Valdez: How Oscar gowns sabotage MeToo
Weinstein statue appears near Oscars venue. Video provided by AFP
The Oscars and the Olympics showed the bone-deep challenges facing the MeToo and Time's Up movements.
It’s hard to say this without being accused of blaming the victims.
But if we want to change how women are treated in our society, we’d better dare to ask uncomfortable questions.
What are the kids seeing?
Today’s children will either perpetuate an unbalanced status quo or grow up to demand lasting changes in the male-female dynamic.
They will make their choices based on what they see, not what we say.
These days, what little boys and girls see undermines the long-overdue demand from MeToo that women be treated like human beings, not sexual objects.
It’s the clothes, Mama. It’s all about the clothes.
What were they thinking?
On Oscar night, Ashley Judd, Salma Hayek and Annabelle Sciorra offered plenty of cleavage to distract from their message that – as Judd put it – “changes . . . are being driven by the powerful sound of new voices . . . joining together in a mighty chorus that is finally saying time’s up.”
Ostensibly, time’s up on the Harvey Weinstein approach to exploiting women – all three are among his accusers.
They spoke to a friendly audience of the Hollywood glitterati who offered a show-and-tell of where we are as a society.
What do clothes have to do with it?
The women of the evening wore plunging necklines, thigh-high skirts slits. They did their best to attract attention based on their looks and sex appeal.
The full-coverage dress Frances McDormand wore to accept her best actress award for “Three Billboards Outside Ebbing, Missouri” was the exception, and her celebration of women’s achievements and her call for more inclusion in film making were more impressive because she dared to be different.
Meanwhile, the men of the Oscars dressed to be respected in tailored clothes designed to show personal power.
If you watched the figure skating competition during the recent Winter Olympics, you saw the same thing. Women: skimpy outfits that drew attention to their bodies. Men: costumes that allowed the focus to remain on their athleticism.
Take a walk across a high school or college campus in spring and you’ll what young people have learned from Hollywood movies, music videos, sports, etc.
The entertainment moguls weren’t the first to decree that women’s role is to attract and men’s role is to ogle and exploit.
The problems it creates for women on a day-to-day basis are not new.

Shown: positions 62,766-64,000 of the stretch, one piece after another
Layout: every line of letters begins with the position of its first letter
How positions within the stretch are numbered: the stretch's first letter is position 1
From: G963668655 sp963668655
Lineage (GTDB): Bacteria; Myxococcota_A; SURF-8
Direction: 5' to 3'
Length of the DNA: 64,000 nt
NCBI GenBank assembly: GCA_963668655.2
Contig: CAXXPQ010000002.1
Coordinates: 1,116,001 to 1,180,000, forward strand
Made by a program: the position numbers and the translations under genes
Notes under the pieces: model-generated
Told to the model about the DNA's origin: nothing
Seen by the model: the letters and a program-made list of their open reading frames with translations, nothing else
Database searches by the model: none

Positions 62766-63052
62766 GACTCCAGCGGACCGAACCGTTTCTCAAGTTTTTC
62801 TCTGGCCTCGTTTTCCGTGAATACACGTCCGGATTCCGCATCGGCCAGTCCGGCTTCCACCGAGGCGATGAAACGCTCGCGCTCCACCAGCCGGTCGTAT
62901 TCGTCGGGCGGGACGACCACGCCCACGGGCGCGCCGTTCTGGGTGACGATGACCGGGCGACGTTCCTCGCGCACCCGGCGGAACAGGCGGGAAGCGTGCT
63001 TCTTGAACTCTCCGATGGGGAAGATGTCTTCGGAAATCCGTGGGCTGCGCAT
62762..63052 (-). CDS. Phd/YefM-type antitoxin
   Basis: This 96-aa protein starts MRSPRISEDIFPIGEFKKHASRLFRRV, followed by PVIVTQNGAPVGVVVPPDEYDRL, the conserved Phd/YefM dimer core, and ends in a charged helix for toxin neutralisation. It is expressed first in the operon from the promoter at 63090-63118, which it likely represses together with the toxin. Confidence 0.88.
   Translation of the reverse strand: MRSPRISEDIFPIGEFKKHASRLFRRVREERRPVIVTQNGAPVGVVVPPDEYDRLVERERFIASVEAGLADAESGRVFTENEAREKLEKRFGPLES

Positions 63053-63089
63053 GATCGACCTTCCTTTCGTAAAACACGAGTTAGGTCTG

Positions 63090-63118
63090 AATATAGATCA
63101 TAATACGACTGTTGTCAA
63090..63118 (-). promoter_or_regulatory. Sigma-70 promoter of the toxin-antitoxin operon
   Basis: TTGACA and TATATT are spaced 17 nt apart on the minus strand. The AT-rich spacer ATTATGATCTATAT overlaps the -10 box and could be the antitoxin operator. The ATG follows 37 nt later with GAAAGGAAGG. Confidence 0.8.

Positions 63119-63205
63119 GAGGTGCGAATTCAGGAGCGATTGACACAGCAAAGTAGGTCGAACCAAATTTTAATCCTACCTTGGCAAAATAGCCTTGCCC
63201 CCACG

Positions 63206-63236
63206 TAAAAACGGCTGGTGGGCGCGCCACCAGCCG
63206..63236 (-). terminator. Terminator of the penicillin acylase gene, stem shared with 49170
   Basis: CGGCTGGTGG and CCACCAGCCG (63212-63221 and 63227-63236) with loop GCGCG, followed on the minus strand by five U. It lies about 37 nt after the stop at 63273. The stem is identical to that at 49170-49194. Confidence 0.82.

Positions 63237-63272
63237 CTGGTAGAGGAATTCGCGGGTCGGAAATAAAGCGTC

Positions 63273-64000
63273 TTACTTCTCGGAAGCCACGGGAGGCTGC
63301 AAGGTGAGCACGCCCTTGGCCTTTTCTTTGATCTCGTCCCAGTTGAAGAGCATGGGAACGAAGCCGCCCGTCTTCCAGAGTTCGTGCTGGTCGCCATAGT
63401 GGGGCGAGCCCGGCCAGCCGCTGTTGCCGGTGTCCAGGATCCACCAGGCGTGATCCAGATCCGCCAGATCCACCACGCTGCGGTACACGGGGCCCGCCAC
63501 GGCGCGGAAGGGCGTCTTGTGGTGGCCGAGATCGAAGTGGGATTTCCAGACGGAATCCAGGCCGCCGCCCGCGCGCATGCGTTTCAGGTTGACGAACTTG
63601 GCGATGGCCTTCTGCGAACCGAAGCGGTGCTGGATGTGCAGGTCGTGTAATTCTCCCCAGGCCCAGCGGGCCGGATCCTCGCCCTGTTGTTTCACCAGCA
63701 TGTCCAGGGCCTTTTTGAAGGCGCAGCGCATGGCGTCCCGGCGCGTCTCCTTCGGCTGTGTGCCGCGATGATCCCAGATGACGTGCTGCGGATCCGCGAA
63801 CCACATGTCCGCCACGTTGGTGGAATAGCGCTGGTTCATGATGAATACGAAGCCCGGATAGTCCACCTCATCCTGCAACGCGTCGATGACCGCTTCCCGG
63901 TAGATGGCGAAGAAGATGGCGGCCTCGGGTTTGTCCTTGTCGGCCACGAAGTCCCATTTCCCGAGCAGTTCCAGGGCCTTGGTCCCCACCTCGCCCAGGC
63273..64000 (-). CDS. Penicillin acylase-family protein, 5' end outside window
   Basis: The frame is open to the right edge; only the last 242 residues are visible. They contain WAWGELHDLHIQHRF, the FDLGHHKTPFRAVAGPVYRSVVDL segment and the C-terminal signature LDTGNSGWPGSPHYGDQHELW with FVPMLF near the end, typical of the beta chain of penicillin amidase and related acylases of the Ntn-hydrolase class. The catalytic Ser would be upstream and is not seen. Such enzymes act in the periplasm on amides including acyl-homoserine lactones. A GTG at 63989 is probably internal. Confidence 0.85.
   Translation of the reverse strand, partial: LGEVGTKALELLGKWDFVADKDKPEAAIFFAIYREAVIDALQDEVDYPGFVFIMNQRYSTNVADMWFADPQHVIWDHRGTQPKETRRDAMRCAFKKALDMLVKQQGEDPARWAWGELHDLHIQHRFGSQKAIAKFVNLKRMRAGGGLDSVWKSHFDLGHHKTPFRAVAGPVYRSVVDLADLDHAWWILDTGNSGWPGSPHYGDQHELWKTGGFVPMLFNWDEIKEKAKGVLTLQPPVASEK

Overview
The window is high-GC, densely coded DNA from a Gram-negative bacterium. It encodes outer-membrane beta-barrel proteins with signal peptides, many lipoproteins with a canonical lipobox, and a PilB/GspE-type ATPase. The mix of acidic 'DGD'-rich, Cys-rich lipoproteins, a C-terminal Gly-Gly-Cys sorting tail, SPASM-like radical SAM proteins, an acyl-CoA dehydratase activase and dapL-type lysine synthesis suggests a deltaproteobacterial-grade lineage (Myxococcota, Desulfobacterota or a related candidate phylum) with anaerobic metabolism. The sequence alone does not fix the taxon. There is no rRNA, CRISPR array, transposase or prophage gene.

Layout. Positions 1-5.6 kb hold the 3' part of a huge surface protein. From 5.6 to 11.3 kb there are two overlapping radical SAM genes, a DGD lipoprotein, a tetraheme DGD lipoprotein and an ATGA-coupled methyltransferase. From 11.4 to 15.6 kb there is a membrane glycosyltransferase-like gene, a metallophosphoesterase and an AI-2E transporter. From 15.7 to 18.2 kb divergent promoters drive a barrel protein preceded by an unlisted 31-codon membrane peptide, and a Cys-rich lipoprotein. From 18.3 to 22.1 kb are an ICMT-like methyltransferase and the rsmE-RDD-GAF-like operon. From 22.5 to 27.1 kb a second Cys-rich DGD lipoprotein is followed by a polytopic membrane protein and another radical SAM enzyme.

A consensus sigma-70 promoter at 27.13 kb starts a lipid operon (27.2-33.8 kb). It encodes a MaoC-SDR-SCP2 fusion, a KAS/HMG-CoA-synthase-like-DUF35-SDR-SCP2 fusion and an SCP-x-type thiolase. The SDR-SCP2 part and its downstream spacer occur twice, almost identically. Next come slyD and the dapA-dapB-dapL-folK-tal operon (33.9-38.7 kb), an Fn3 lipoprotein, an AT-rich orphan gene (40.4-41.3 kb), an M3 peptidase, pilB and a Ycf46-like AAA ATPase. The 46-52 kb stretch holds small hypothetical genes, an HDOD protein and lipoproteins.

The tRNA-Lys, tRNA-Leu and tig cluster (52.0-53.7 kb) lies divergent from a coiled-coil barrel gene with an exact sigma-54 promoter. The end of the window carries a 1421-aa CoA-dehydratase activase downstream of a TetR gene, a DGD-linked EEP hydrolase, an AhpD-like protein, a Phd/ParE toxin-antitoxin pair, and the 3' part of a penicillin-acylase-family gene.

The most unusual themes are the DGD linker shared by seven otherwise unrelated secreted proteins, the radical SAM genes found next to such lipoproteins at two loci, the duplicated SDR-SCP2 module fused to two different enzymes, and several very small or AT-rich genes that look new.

What’s Eve got to do with it?
The MeToo movement gained popularity by shining a light on real-life impacts of this perverse tradition.
But the light reflecting off all that cleavage tells a part of the story that we can’t ignore.
Nor should we take the easy way out with some lecture about how women need to watch how they dress.
That just buys into another old lie: The image of Eve as temptress and ruination of mankind was used for millennia to blame women for any bad behavior by men.
When I was in Catholic school, for example, the girls were told not to dress in a manner that would become “an occasion of sin” for men or boys.
In other words, if a boy or a man looked at one of us and had a lustful thought, it was our fault.
It was on this basis that my father told me “there is no such thing as rape.” The woman was always asking for it.
We have (mostly) (thankfully) moved beyond that.
Why do you dress that way?
Yet women need to think about why they dress the way they do.
For the women attending the Academy Awards ceremony, sexy clothes were expected. McDormand was the outlier. The brave one.
For women in general, wearing suggestive clothes can be an act of rebellion against such preposterous ideas as my father and the nuns perpetuated. In a civilized society, women should not have to hide to be safe.
But provocative clothing is also compelling evidence that too many women remain captive to the male-generated stereotypes about what gives them value as human beings.
The male entitlement model is endemic in entertainment, sports, business and politics. It won’t disappear because of a good scolding from beautiful women in tight, low-cut gowns.
It won’t go away if children grow up watching powerful, accomplished women expose their bodies while men claim the dignity of covering theirs.
Reach Linda Valdez at email@example.com
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